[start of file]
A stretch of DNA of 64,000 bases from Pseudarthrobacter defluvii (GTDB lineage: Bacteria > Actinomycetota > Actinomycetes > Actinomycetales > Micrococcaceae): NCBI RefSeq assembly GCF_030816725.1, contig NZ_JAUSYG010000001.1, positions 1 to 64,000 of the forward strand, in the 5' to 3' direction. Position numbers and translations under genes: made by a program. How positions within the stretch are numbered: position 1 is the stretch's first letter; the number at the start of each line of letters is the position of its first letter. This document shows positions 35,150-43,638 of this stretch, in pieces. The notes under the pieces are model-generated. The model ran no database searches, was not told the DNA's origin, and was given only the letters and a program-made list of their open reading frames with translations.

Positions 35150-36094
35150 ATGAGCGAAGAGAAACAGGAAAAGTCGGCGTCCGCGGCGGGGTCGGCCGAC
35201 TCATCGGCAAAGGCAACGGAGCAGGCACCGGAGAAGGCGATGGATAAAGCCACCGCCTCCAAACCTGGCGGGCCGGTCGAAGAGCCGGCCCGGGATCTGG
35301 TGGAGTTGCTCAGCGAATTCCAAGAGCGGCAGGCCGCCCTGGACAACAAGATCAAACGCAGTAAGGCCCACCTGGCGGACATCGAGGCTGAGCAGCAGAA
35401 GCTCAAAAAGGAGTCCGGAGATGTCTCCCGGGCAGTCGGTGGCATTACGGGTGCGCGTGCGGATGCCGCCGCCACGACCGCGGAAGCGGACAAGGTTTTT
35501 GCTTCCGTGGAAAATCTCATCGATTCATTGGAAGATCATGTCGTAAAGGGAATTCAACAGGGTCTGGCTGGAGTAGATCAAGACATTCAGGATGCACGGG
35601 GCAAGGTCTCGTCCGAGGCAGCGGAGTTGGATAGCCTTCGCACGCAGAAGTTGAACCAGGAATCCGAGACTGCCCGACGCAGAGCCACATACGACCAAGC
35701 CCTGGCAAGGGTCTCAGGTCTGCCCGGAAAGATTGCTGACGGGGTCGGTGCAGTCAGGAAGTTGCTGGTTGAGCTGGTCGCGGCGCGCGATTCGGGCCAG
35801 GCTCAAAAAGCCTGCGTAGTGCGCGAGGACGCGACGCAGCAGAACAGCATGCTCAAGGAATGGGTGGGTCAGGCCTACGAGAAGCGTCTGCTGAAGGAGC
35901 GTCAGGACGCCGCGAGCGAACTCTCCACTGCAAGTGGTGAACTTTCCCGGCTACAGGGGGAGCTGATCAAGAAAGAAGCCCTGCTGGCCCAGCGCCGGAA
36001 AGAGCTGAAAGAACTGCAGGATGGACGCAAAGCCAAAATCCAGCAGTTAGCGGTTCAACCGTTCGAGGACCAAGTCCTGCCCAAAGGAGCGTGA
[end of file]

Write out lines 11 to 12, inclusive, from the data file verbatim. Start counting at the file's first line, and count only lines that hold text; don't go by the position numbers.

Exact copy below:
35901 GTCAGGACGCCGCGAGCGAACTCTCCACTGCAAGTGGTGAACTTTCCCGGCTACAGGGGGAGCTGATCAAGAAAGAAGCCCTGCTGGCCCAGCGCCGGAA
36001 AGAGCTGAAAGAACTGCAGGATGGACGCAAAGCCAAAATCCAGCAGTTAGCGGTTCAACCGTTCGAGGACCAAGTCCTGCCCAAAGGAGCGTGA